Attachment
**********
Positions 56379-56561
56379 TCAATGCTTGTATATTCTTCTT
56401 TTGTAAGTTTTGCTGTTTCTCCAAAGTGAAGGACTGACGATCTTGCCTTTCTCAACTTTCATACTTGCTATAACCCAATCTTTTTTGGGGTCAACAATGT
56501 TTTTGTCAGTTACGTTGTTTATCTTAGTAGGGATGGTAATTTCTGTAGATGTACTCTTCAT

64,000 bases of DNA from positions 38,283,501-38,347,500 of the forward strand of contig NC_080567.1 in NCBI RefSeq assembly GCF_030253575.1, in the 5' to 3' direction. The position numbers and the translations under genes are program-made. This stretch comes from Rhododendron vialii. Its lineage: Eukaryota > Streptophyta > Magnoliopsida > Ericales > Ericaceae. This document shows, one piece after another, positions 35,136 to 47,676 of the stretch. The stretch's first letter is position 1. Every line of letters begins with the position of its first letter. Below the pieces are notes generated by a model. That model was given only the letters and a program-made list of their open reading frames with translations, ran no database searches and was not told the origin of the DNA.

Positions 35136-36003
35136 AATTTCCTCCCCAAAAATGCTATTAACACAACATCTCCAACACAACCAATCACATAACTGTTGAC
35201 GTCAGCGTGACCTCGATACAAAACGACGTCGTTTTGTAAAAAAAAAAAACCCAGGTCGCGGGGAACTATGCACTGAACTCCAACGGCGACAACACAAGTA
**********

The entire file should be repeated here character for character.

Positions 56379-56561
56379 TCAATGCTTGTATATTCTTCTT
56401 TTGTAAGTTTTGCTGTTTCTCCAAAGTGAAGGACTGACGATCTTGCCTTTCTCAACTTTCATACTTGCTATAACCCAATCTTTTTTGGGGTCAACAATGT
56501 TTTTGTCAGTTACGTTGTTTATCTTAGTAGGGATGGTAATTTCTGTAGATGTACTCTTCAT

64,000 bases of DNA from positions 38,283,501-38,347,500 of the forward strand of contig NC_080567.1 in NCBI RefSeq assembly GCF_030253575.1, in the 5' to 3' direction. The position numbers and the translations under genes are program-made. This stretch comes from Rhododendron vialii. Its lineage: Eukaryota > Streptophyta > Magnoliopsida > Ericales > Ericaceae. This document shows, one piece after another, positions 35,136 to 47,676 of the stretch. The stretch's first letter is position 1. Every line of letters begins with the position of its first letter. Below the pieces are notes generated by a model. That model was given only the letters and a program-made list of their open reading frames with translations, ran no database searches and was not told the origin of the DNA.

Positions 35136-36003
35136 AATTTCCTCCCCAAAAATGCTATTAACACAACATCTCCAACACAACCAATCACATAACTGTTGAC
35201 GTCAGCGTGACCTCGATACAAAACGACGTCGTTTTGTAAAAAAAAAAAACCCAGGTCGCGGGGAACTATGCACTGAACTCCAACGGCGACAACACAAGTA